By Ann Liguori
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Tiger Woods, one of four assistant captains for the U.S. Team in the Presidents Cup, was in the interview room Wednesday. It was the first time he was in front of the golf media since his May arrest in Florida for driving under the influence, which led to some time in a rehab center to address his use of prescription drugs.
It didn’t matter that all eight of the assistant captains from both teams were up on the podium as well. It didn’t matter that the Presidents Cup, a team, match-play competition featuring 12 of the top U.S. golf professionals against 12 of the top international players, is set to begin at 1.05 p.m. Thursday at Liberty National Golf Club in Jersey City, New Jersey, and that the pairings for the first foursome matches were about to be announced.
Most of the questions were directed toward the 14-time major champion.
I’ve been saying for years that Woods’ continuing back issues do not bode well for his return to golf. On Wednesday, he was asked if he could see a scenario in which he could not come back to competitive golf, and he replied: “Yeah, definitely. I don’t know what my future holds for me.”
Before that, a reporter asked, if he could get his body 100 percent healthy again, did he believe he could become the best golfer in the world again? Tiger’s reply made the most sense I’ve heard in a long time about his condition after so many surgeries: “I don’t know what 100 percent means after eight surgeries, but I’ll try to get as close as I can to that number, yes. But as I said, we just take it one step at a time. It’s a process, and I’m in no hurry.”
It was certainly a different sounding Tiger Woods, one more resigned to the fact that his competitive playing days are probably over. It looked and sounded like he had accepted that. Whether other people have accepted it is the question. Many golf fans and members of the media alike who discuss Tiger’s future seem to continue to hold out hope that he will not only come back and play, but will come back and win. That’s ridiculous to me based on the length of time he’s been away from the game, the weakened condition of his back after all the surgeries and how strong and talented the young guns are who have been playing and winning.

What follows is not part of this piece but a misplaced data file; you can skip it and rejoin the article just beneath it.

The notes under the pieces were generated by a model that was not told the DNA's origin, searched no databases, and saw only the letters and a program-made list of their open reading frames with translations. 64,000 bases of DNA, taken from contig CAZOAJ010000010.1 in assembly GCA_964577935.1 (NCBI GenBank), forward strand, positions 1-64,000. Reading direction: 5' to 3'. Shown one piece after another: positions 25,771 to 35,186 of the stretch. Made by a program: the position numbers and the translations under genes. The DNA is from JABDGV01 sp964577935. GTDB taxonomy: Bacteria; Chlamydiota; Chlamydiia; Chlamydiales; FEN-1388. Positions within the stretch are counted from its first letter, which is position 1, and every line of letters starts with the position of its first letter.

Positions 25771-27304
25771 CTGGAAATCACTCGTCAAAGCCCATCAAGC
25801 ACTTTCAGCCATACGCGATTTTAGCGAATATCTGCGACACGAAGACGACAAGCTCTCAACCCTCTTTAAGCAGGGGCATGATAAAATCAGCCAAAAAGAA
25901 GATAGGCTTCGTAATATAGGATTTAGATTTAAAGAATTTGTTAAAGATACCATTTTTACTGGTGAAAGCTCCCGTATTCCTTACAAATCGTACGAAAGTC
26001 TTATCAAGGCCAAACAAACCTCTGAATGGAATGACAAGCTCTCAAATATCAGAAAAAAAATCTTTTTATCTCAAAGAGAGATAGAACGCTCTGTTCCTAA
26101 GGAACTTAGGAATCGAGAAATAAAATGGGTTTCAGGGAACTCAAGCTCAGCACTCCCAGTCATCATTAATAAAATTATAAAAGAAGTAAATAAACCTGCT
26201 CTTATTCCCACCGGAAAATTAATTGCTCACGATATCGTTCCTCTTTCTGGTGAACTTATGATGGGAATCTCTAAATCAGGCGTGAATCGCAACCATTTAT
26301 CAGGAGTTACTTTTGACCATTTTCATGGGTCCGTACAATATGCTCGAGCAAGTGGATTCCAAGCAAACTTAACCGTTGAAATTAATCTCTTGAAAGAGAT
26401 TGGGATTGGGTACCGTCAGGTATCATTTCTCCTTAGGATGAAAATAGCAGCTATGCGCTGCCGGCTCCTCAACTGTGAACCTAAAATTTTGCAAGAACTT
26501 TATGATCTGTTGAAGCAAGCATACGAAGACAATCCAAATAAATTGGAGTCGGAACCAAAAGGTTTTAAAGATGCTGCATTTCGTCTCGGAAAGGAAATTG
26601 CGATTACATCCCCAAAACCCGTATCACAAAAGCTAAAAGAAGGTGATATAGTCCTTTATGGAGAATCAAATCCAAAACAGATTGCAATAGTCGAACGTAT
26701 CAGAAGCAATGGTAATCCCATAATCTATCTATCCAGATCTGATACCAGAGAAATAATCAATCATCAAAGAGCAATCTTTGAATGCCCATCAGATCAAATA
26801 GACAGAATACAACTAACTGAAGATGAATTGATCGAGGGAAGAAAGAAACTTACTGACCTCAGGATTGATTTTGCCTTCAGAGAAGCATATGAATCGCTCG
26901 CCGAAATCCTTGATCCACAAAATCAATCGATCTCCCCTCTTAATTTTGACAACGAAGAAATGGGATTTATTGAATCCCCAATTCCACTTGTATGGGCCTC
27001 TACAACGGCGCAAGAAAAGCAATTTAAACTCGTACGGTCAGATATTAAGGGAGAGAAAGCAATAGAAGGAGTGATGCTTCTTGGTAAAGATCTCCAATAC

One thing is for certain: The U.S. team in the Presidents Cup genuinely looks and sounds like it enjoys having him around. It’s great to see the support the players give him, and Woods looks like he enjoys and relishes being there, despite not playing.
“I think it’s the pure enjoyment about, one, the competition, but also being with the guys (in a way) that’s a different role, not a player,” added Tiger. “I’m trying to help the other assistants, the other players and obviously our captain. And it’s been a lot of fun. I had a great time last year and having a blast this year. This is a great group of guys. All of our captains have been together before, and it’s a really fun time.”
U.S. team captain Steve Stricker said Woods has been very involved.
“We’re communicating through texts,” he said. “I’ve talked to him on the phone quite a bit the last couple weeks. He’s very into it. He’s got control of four guys that he’s watching over and is very involved with them and communicating with them. We all love having him.”
Before Wednesday’s news conference, Tiger was on the range with the American players, watching them, offering advice, enjoying the atmosphere.
Liberty National is quite spectacular, to say the least. Watching both teams practice on the range as they hit balls toward the skyline of lower Manhattan, with One World Trade Center darting up into the sky as a backdrop, provides a most dramatic setting.
The sky’s the limit for American team members Jordan Spieth, Justin Thomas, Patrick Reed, Brooks Koepka, Dustin Johnson, Daniel Berger, Rickie Fowler, Kevin Kisner Matt Kuchar, Kevin Chappell, Charley Hoffman and Phil Mickelson, who has competed in 12 Presidents Cups and has compiled a record of 23-16-12 in an unprecedented 51 matches.
Woods, with 24 wins in the eight President Cups he played in from 1998-2013, can only continue to watch. And for the first time ever, it seems, he’s accepted that.
Follow Ann on Twitter at @AnnLiguori